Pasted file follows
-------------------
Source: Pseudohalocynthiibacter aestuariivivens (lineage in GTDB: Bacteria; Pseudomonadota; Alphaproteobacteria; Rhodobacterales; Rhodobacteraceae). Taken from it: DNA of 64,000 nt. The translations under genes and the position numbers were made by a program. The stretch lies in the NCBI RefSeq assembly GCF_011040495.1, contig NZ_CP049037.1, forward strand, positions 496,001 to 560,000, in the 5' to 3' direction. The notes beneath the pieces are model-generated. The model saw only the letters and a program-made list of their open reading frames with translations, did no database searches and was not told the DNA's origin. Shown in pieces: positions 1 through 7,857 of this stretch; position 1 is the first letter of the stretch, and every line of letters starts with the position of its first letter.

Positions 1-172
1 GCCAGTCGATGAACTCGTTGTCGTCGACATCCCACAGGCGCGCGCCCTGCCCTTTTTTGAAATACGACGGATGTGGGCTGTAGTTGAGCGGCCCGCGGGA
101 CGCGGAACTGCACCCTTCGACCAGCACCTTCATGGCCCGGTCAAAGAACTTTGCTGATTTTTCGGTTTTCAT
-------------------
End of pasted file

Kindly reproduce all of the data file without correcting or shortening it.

Source: Pseudohalocynthiibacter aestuariivivens (lineage in GTDB: Bacteria; Pseudomonadota; Alphaproteobacteria; Rhodobacterales; Rhodobacteraceae). Taken from it: DNA of 64,000 nt. The translations under genes and the position numbers were made by a program. The stretch lies in the NCBI RefSeq assembly GCF_011040495.1, contig NZ_CP049037.1, forward strand, positions 496,001 to 560,000, in the 5' to 3' direction. The notes beneath the pieces are model-generated. The model saw only the letters and a program-made list of their open reading frames with translations, did no database searches and was not told the DNA's origin. Shown in pieces: positions 1 through 7,857 of this stretch; position 1 is the first letter of the stretch, and every line of letters starts with the position of its first letter.

Positions 1-172
1 GCCAGTCGATGAACTCGTTGTCGTCGACATCCCACAGGCGCGCGCCCTGCCCTTTTTTGAAATACGACGGATGTGGGCTGTAGTTGAGCGGCCCGCGGGA
101 CGCGGAACTGCACCCTTCGACCAGCACCTTCATGGCCCGGTCAAAGAACTTTGCTGATTTTTCGGTTTTCAT